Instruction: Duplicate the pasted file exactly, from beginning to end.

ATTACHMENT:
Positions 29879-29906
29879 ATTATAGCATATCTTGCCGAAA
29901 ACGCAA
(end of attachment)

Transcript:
Positions 29879-29906
29879 ATTATAGCATATCTTGCCGAAA
29901 ACGCAA